The Story Of How Spotify Forced An Unofficial iPad App To Turn To Kickstarter



Back in March, Max Petriv tweeted some images of a Spotify iPad app he had been working on. Not only was the app optimized for the iPad’s larger display (at that time there had not been a Spotify client even teased for the iPad), but the design and interface of Petriv’s app looked downright gorgeous.

The New York-based designer had no clue that his pictures would cause such a stir, with many publications, including Cult of Mac, reporting that an unofficial Spotify app was finally in the works. You see, Spotify had been promising the world an official iPad client for months and months, but when pressed, the music streaming juggernaut would only give vague hints, like “it’s definitely coming.” Hardly a satisfactory answer for iPad users wanting their own Spotify experience.

After showing off his early work on a Spotify iPad app, Petriv was blindsided by Spotify suddenly coming out of the woodwork to release its highly anticipated official app in May. The timing of Spotify’s announcement was interesting given that Petriv had just asked for help developing his own app less than two months prior.

Petriv is now publicly working on his own Spotify app again, but due to the restrictions Spotify imposes on developers, he needs your help.

Petriv has started a campaign on Kickstarter to raise funding for the development of his own Spotify client. “After the official app came out, I was thinking about dropping the project,” admitted Petriv.”A few friends kept insisting that they prefer what they saw me designing over the real app.”

Why not just charge $1.99 in the App Store when the app is released? As it turns out, Spotify prohibits third-party developers from making a profit off apps that tie into the music service.

Spotify’s API Terms & Conditions clearly state that:

3.3 You may not sell the Application, charge Users for use of the Application or otherwise derive any income from Users’ use of the Application, such as through e-commerce initiated via the Application or the sale of any advertising, sponsorships or promotions on the Application itself.

“Just like there are tons of Twitter apps out there, I believe there is a market for Spotify powered apps,” Petriv told Cult of Mac. “The main difference is that developers can’t make money on Spotify apps, so there is a huge lack of interest. The goal is not to replace the official app. The goal is to bring a unique way to browse the music.”

Spotify’s own iPad app is available for free to customers who pay for the $10 per month Premium subscription. The app itself is very well designed and functional. Not only has the official app been well received by customers, but Spotify has continued to update its iOS apps (there’s also an iPhone-optimized client for Premium subscribers) with the latest features. Is there really room for an alternative, third-party client? Petriv definitely thinks so. He says that his app will focus on experiencing Spotify music in a different way.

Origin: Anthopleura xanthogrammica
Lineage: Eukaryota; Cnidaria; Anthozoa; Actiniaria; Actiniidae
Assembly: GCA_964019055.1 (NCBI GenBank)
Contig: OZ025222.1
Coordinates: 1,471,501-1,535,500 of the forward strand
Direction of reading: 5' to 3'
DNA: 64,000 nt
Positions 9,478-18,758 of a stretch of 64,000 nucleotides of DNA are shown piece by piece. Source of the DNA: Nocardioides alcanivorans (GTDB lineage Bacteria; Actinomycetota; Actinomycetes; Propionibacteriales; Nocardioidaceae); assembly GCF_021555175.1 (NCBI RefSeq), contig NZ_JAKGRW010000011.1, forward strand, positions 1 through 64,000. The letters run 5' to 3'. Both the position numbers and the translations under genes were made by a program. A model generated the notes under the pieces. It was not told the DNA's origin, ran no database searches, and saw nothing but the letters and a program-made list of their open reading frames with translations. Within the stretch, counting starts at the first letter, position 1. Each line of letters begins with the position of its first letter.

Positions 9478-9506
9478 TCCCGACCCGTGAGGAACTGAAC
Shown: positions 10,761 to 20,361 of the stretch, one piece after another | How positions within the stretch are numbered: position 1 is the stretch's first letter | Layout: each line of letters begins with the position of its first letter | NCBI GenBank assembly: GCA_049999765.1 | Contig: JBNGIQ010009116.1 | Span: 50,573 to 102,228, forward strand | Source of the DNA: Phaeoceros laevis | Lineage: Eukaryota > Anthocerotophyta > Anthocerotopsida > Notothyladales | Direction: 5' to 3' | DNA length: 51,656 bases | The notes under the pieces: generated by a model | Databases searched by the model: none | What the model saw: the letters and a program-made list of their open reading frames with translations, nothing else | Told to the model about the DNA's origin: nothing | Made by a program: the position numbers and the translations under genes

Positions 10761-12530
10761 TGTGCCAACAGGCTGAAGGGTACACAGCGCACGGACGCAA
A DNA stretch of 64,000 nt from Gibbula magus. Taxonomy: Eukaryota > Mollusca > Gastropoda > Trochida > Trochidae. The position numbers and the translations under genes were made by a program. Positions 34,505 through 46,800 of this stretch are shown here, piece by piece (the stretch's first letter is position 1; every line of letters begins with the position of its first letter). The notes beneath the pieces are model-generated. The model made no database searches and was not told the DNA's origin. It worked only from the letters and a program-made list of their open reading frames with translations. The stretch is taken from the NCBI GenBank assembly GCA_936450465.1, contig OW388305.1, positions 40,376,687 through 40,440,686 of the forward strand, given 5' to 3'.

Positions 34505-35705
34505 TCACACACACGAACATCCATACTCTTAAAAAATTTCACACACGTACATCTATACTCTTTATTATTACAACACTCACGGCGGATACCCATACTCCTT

“The main differences are in the way you explore the music,” said Petriv. “You will still have access to all your playlists from the main app, but I want to bring in information on what your friends are listening and have that be a sort of playlist itself. Everything your friends are listing to will be added to a separate playlist that you can just plug into. I want social to be at the top. I want people to be able to share songs to their Facebook, Twitter and Tumblr with ease. There are a bunch of multitouch gestures that will make this app a joy to use. There are many other features I want to bring to the table, but I want to keep them under the table for now.”

From the screenshots we’ve already seen, Petriv’s app relies heavily on album art tiles, and the interface is very clean. Spotify’s official iPad app is great, but there’s definitely room for improvement. Combined with the social focus, a different approach to UI and workflow could be enough to set Petriv’s client apart as a solid alternative in the App Store.

Petriv has a $5,000 goal he needs to reach on Kickstarter by August 8th. At the time of this writing, less than $1,000 has been pledged. There are multiple pricing tiers for pledges, including a $100 donation that will grant early access to the app’s beta and a vote in naming the app and selecting its features. Anyone who donates $5 or more will be given a shout-out in the app’s credits.

“There is a developer I am working with, but we need some financial support to get this off the ground,” said Petriv. “We are both working full time doing other things, but our passion is in creating something people will love to use. This app is only the beginning. At the end of the day I would love to drop everything and start my own company where we would concentrate on building a few great apps a year.”